Detecting Dust Around the Brightest Type IIP SN of 2011, SN 2011ja
We are proposing for DD time to observe the extremely bright Type II SN 2011ja, discovered 18 December 2011, to look for signs of early dust formation. The extreme brightness (V ~ 12.3 magnitudes and rising) and proximity (~4 Mpc) make this target an ideal candidate to look for early signs of dust formation as well as to follow for many years to come. Core Collapse Supernovae (CCSNe) may explain the presence of copious amounts of dust in high redshift galaxies due to their high masses and short evolutionary timescales. With Spitzer, we will be able to carefully study the IR emission, and put strong constraints on the dust mass and how the dust changes with time. This proposed observation will be combined with optical and near-IR observations from ground based telescopes to look for signatures of dust formation which include a decrease in the continuum brightness in the visible while at the same time developing infrared excess, and asymmetric, blue-shifted emission-line profiles. Sustained observations of young, CCSNe help us to better understand what fraction of CCSNe produce dust, how much dust they produce, and how CCSNe behave at late times. These estimates will help us to deduce whether CCSNe can be a major source of dust in young, high redshift galaxies.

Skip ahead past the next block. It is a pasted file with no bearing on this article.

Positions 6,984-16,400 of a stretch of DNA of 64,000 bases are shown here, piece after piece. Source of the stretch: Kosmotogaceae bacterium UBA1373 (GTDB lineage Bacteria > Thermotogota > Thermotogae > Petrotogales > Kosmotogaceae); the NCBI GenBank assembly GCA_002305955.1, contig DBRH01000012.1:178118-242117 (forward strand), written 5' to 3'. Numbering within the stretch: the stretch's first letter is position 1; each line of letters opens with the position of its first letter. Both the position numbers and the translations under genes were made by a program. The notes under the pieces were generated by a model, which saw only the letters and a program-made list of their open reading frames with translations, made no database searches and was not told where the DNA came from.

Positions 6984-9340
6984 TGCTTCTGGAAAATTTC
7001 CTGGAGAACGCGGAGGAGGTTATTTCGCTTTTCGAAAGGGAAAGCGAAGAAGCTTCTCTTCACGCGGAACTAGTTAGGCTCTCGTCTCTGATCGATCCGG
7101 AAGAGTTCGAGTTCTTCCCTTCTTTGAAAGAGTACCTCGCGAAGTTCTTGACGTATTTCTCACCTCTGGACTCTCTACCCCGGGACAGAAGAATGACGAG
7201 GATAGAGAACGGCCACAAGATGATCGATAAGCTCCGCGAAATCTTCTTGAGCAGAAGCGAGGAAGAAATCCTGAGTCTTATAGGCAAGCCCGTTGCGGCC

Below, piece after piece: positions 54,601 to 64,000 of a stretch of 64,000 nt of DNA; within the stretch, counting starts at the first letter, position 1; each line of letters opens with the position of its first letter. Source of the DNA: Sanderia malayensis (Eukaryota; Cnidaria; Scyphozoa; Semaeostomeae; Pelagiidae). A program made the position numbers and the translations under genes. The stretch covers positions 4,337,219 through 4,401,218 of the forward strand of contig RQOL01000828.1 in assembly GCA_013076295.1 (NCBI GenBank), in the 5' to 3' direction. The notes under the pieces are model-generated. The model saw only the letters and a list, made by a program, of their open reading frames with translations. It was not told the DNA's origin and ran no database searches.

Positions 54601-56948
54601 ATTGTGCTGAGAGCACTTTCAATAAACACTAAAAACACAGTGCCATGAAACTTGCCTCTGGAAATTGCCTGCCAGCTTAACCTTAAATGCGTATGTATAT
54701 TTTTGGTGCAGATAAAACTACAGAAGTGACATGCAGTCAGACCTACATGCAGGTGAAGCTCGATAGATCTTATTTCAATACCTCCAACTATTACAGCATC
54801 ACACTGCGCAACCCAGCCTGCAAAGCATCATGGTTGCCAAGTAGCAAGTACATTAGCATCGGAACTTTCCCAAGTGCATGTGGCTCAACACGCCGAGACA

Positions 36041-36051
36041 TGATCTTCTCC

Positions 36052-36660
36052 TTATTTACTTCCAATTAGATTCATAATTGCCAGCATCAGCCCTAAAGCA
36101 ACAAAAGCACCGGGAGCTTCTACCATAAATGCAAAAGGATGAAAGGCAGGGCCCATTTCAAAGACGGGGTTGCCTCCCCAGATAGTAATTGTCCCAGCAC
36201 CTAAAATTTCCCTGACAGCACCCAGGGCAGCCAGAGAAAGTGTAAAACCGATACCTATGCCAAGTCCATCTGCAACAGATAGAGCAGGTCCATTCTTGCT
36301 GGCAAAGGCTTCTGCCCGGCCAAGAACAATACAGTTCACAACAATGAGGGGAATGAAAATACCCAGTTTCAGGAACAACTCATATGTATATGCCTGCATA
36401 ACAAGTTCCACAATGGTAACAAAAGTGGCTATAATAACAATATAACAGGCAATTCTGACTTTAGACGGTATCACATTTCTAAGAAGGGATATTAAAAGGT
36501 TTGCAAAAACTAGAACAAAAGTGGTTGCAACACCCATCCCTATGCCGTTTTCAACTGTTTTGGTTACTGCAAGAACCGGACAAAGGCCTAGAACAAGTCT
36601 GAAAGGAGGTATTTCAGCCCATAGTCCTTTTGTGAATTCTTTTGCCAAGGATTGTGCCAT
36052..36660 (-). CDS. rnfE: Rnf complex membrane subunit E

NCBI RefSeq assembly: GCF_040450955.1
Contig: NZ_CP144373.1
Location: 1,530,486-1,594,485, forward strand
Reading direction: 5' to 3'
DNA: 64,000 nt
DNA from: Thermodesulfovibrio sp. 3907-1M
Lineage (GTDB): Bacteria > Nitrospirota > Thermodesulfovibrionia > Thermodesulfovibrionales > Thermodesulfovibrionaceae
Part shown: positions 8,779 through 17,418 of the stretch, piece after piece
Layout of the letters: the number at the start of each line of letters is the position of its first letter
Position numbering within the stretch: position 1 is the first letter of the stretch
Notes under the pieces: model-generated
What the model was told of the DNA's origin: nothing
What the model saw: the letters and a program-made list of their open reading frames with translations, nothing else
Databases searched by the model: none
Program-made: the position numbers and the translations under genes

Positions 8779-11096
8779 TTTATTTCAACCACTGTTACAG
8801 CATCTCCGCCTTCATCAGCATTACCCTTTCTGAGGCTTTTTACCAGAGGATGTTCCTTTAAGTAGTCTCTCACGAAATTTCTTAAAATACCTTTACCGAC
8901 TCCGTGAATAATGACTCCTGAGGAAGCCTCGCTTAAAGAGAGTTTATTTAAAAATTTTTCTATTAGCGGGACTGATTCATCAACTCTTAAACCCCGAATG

- Pub Date:
- January 2012